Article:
When I wrote The danger in hiring stars
it became apparent to me that a "star" employee exists within an whole ecosystem.
If you take the star out of that ecosystem do they still shine? That isn't to imply that they are only stars because they are hogging someone elses credit. It is more likely that the ecosystem was the perfect icubator for their talents.
When we look at a potential employee we should also look at where they were a success. What does that tell you about their character and the methods they would have had to employ to become a success?
I've worked in environments that tended towards making everyone in them successful. Whole greater than the sum of its parts kind of thing. I've also worked in ones that pretty much went out of their way to make sure nobody lived up to their potential if that potential would make someone senior to them look bad. The first is a beautiful thing, the second was pretty much hell on Earth (I got out of there fast).
Then there are the environments that let everyone flounder around and try to find their own level. Some of those work better than others. One I worked at had a couple of good, skilled, highly intelligent people, who were being wasted by a manager who used "I don't micromanage" as an excuse for completely ignoring all actual management functions entirely. Another was more of an, "I'm the manager. That means I'm here to back you up when you need it. Call on me when you feel the need. You're the pro, we'll back your play to the best of our ability." and worked beautifully.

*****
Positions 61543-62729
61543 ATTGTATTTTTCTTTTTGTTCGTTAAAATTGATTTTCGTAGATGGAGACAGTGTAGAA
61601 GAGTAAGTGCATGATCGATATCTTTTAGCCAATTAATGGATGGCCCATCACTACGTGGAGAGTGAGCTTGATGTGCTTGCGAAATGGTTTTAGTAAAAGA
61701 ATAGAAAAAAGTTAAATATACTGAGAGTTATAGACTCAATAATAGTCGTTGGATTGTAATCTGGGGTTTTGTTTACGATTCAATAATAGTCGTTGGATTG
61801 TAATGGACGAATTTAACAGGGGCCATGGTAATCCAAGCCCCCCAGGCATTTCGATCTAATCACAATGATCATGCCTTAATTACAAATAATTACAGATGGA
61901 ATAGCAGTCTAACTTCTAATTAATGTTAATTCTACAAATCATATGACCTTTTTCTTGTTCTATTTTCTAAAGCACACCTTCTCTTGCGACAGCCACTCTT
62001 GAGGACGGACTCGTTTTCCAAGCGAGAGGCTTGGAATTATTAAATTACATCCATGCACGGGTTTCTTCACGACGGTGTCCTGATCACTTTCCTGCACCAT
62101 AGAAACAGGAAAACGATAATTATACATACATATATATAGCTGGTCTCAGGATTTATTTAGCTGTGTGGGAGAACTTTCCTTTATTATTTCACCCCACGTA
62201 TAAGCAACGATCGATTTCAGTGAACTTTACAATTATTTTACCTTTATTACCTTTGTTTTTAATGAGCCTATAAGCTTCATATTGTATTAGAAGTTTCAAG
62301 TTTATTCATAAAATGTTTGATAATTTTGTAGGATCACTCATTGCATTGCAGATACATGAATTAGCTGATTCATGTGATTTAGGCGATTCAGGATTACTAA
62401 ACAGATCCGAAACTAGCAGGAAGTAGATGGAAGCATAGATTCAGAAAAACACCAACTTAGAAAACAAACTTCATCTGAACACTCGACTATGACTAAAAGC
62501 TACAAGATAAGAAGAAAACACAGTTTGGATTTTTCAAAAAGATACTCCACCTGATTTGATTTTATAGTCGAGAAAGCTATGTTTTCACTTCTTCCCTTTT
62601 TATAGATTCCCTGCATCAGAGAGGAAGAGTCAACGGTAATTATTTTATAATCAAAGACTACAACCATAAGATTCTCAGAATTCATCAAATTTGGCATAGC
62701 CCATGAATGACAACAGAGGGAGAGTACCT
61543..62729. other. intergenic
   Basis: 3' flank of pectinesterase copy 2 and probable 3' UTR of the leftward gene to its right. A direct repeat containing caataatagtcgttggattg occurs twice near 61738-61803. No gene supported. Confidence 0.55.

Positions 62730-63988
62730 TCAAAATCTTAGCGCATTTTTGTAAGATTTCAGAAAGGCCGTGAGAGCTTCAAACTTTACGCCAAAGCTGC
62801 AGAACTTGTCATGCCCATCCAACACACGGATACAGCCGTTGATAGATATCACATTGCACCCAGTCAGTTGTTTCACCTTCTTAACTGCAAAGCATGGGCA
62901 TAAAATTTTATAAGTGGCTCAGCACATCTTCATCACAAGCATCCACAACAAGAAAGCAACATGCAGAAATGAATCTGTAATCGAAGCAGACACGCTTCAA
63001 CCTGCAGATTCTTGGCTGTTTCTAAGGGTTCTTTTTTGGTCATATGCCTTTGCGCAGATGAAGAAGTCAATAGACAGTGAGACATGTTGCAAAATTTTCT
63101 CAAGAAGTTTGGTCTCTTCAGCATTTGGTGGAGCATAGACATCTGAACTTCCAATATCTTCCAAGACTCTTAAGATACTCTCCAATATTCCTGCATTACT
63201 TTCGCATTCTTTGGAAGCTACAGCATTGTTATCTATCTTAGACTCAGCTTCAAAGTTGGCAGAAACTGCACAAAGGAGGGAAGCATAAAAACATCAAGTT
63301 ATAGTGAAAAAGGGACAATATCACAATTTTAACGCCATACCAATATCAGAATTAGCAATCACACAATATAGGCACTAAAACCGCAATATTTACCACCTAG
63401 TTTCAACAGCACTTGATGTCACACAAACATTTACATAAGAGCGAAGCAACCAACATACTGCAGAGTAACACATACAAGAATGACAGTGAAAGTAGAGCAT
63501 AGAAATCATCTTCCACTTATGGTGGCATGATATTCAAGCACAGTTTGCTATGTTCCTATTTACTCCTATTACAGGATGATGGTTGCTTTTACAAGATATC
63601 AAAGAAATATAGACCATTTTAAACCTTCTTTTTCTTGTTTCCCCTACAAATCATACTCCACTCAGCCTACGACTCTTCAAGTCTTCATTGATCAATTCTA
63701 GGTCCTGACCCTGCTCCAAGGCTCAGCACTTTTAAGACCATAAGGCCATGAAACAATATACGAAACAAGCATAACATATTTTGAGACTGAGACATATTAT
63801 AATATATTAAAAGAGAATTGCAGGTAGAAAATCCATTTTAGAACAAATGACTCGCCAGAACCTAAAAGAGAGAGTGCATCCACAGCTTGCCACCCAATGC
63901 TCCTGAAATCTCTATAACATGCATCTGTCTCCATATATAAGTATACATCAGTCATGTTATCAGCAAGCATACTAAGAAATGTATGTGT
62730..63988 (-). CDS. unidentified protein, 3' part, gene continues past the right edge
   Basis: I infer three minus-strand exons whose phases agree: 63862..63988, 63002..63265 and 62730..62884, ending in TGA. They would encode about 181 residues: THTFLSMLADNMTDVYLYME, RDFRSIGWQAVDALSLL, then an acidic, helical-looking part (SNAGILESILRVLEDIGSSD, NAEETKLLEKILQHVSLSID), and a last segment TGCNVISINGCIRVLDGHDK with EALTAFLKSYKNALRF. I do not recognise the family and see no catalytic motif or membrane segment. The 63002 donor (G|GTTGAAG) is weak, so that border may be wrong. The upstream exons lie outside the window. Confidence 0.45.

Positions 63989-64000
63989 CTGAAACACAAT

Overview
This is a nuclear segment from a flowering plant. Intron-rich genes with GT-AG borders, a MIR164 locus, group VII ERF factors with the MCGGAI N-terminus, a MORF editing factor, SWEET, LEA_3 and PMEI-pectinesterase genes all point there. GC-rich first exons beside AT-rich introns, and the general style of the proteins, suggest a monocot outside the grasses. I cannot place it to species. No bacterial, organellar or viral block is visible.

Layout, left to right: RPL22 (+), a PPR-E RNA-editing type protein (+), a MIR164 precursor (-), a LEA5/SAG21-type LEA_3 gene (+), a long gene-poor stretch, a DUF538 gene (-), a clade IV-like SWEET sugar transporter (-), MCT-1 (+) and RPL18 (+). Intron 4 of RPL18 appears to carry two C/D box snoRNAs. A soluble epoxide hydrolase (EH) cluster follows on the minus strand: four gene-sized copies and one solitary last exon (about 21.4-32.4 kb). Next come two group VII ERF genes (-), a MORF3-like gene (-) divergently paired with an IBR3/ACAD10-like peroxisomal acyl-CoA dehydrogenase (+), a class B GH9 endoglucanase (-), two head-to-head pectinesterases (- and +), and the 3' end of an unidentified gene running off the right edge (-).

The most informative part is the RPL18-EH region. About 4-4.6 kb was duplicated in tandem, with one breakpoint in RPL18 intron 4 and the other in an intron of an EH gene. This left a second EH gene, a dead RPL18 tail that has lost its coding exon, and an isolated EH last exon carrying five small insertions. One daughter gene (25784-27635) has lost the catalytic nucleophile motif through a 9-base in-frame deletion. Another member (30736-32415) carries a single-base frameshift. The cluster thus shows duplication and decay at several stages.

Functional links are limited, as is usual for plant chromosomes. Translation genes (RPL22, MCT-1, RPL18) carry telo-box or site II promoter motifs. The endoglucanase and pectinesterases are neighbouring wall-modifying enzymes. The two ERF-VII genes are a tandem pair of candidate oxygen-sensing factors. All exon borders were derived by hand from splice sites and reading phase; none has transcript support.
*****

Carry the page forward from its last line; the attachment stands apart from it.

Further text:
But there are also people who will shine no matter where you put them. It's just, sometimes, hard to see the "shine" when it's buried under a pile of mismanagement BS.
- Gus "GSquared", RSVP, OODA, MAP, NMVP, FAQ, SAT, SQL, DNA, RNA, UOI, IOU, AM, PM, AD, BC, BCE, USA, UN, CF, ROFL, LOL, ETC
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"Nobody knows the age of the human race, but everyone agrees it's old enough to know better." - Anon